Immigrants' rights and benefits. A public opinion analysis for Spain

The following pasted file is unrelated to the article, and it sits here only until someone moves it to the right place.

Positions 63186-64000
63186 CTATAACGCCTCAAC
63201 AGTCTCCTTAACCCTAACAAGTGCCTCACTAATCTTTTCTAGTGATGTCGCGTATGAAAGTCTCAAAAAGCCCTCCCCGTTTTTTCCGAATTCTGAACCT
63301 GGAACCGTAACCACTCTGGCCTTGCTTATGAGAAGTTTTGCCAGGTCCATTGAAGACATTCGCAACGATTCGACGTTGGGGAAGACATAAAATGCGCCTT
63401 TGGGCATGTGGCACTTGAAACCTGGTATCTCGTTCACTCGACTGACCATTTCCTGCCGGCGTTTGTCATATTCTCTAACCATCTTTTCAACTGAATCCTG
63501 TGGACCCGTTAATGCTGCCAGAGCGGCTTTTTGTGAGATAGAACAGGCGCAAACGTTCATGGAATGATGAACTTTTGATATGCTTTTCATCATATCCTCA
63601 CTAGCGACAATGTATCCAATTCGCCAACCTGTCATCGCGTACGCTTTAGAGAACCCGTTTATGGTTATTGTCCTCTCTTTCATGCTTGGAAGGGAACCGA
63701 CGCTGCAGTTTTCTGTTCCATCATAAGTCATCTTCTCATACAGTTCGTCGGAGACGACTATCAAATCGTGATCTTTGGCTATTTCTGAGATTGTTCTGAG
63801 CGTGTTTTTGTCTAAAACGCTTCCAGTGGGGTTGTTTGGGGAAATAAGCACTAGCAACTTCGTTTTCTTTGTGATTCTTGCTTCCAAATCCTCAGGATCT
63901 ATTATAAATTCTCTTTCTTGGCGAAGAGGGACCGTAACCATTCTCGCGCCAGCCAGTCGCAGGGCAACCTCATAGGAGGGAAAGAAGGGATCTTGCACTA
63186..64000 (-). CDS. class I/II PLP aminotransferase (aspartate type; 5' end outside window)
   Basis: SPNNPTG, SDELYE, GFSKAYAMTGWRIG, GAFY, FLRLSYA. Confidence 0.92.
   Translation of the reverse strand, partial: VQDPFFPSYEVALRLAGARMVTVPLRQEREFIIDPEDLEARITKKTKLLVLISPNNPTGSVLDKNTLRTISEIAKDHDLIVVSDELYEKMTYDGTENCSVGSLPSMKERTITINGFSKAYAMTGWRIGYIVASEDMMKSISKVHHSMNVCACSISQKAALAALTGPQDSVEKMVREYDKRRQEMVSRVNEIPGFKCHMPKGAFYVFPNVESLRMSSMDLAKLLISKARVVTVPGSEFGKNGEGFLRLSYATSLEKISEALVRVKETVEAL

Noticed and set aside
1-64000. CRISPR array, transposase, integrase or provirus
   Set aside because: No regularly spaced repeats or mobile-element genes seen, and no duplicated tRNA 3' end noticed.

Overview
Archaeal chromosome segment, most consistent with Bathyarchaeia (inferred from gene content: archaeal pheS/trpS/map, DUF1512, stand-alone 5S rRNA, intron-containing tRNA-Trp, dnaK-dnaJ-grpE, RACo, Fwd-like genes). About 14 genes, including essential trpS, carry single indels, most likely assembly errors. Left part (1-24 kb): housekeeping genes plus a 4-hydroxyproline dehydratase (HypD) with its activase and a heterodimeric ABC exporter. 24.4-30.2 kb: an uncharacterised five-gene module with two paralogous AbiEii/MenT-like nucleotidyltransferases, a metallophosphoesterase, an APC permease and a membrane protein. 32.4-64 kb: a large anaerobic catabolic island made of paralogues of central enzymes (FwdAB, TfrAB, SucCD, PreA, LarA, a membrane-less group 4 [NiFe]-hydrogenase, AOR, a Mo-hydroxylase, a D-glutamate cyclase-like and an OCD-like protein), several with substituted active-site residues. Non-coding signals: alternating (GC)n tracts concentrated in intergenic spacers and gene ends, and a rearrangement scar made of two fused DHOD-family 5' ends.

We study the preferences of natives for granting immigrants a set of rights. With a simple political economy model, we predict that unskilled natives oppose granting immigrants access to publicly provided goods when immigrants are relatively unskilled because of the associated competition for these goods. Alternatively, skilled natives oppose granting voting rights out of fear of costly redistributive fiscal policies. The opposite predictions are obtained if immigrants are more skilled than natives. We test these predictions with a dataset of public opinion on immigration in Spain, exploiting individual and regional variation in the data. The data supports these hypotheses in the case of public health services and voting rights. For public education, the results suggest that other considerations may matter more than the fiscal concerns captured in the model.
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